In these straitened, health and safety-conscious times, many teachers have reservations about asking parents to pay to take school children out for the day to unfamiliar locations.
Yet by offering children "leaning through doing", attractions such as gardens can provide educational opportunities beyond what is achievable within the school building.
Recognising this, the Department for Children, Schools and Families launched the Learning Outside the Classroom Quality Badge at the start of this year. The aim is to reassure schools that the learning provider meets a range of learning and safety standards. More than 400 attractions, from art galleries to zoos, have already received the award.
Among these is Birmingham Botanical Gardens, which attracts around 15,000 school children a year from Wales to the west to Derby to the east. No novice in the education field, the 6ha Edgbaston attraction became an educational charity back in 1962 and has had an education officer in place since 1975.
Quality badge acts as seal of approval
According to current incumbent Deborah Knott: "The badge has put the seal of approval on what we were already doing. As an organisation we take into consideration all the quality indicators of the scheme. There wasn't really anything we had to work at - all we had to do was write it all down."
The badge helps the garden gain the confidence of schools, she explains. "We are well-known in the outdoor education world but not so well-known to schools - it can be a struggle reaching them. But the badge has helped get the message across and we have increased the number of new schools since being awarded it."
Teachers are encouraged to visit the gardens in advance to ensure that the learning opportunities on offer meet pupils' needs, she says. "We always discuss what national curriculum points the visit will address, what material they have already covered in class and any special needs that the children may have."
The garden can meet a range of curriculum demands — not just in science, but also art and even mathematics, Knott points out, adding that the garden can also help teachers to prepare the obligatory risk assessments. "We make sure that we get feedback from them afterwards via evaluation forms. Was the interpretation child-friendly and easy to use? Were staff friendly? And we follow up on their comments."
Meeting the needs of school groups has dictated some priorities within the garden, she reveals. "A lot come for the tropical rainforest section of the glasshouses, but that had the fewest labels. We've worked to correct that."
The garden also ensures that teachers are well prepared to deliver teaching material thanks to a rolling programme of continuing professional development courses, which was overhauled earlier this year.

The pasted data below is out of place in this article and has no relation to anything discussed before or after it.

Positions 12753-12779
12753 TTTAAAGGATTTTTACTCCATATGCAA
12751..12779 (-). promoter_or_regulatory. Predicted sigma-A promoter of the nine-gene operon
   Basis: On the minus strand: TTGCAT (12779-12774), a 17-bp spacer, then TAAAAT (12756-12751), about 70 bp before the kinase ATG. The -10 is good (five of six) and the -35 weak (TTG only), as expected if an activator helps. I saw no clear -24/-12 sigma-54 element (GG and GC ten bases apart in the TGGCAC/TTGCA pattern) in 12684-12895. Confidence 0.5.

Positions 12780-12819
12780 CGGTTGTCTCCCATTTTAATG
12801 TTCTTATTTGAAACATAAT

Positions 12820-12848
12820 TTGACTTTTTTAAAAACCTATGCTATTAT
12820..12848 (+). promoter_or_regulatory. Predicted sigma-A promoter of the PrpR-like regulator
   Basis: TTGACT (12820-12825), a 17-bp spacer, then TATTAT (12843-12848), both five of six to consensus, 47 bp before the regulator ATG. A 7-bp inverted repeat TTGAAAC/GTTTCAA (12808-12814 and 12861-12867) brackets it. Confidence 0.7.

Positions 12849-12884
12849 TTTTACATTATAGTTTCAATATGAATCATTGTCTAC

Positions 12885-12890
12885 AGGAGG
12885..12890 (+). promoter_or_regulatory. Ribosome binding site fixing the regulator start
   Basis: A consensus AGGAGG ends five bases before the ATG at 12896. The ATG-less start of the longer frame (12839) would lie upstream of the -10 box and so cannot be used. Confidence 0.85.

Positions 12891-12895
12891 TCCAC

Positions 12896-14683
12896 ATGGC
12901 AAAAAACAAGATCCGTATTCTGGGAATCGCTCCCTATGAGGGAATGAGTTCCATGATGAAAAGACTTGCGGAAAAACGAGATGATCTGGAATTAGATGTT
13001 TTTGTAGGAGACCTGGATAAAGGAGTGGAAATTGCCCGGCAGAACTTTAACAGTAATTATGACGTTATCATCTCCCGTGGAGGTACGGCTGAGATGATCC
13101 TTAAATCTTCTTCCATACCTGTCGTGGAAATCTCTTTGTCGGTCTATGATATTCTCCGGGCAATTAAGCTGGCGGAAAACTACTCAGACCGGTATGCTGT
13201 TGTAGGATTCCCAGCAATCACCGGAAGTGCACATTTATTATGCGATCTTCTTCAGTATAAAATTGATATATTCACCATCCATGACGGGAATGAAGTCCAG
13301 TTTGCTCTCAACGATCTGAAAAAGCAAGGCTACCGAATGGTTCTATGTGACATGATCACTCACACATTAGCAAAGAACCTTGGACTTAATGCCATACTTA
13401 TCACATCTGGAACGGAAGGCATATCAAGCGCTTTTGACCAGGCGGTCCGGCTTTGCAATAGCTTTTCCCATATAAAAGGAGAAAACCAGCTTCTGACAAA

Both this and the classes for pupils are delivered in the garden's dedicated teaching facilities. The main study centre, opened in the 1970s, has familiar classrooms, toilets, cloakrooms and a mini-glasshouse upstairs. This is now complemented by a range of resources in the garden itself, which is constantly being added to.
The centrepiece of these is the Growing Schools Garden, originally designed by TV gardener Chris Beardshaw — and shown at the 2007 Hampton Court Palace Flower Show — to promote the Government's Learning Outside the Classroom policy. After the show, Birmingham Botanic Gardens put in a successful bid for it, beating rivals including the RHS itself.
A building open to the garden on two sides houses a "story-telling chair" and art exhibits beneath its green roof. Now a second, all-weather building made of lime-rendered straw bales is being constructed in the middle of the garden. Due to open in March, it will also serve as a base for events.
Many of the smaller features of the garden have been built by visiting schools themselves. One, a willow "nest", is currently under repair. Knott says: "The children don't mean to damage things, but the garden is so well-used that there's a fair bit of wear and tear." An installation shows the cycle of water use surrounded by a display of plants that have to cope with low water levels, while simpler features such as raised beds show what can be achieved even in the least promising spots.
"Schools might see things they will consider building themselves," Knott suggests. "We hope the gardens will inspire visiting schools to change their own grounds or use them in a different way."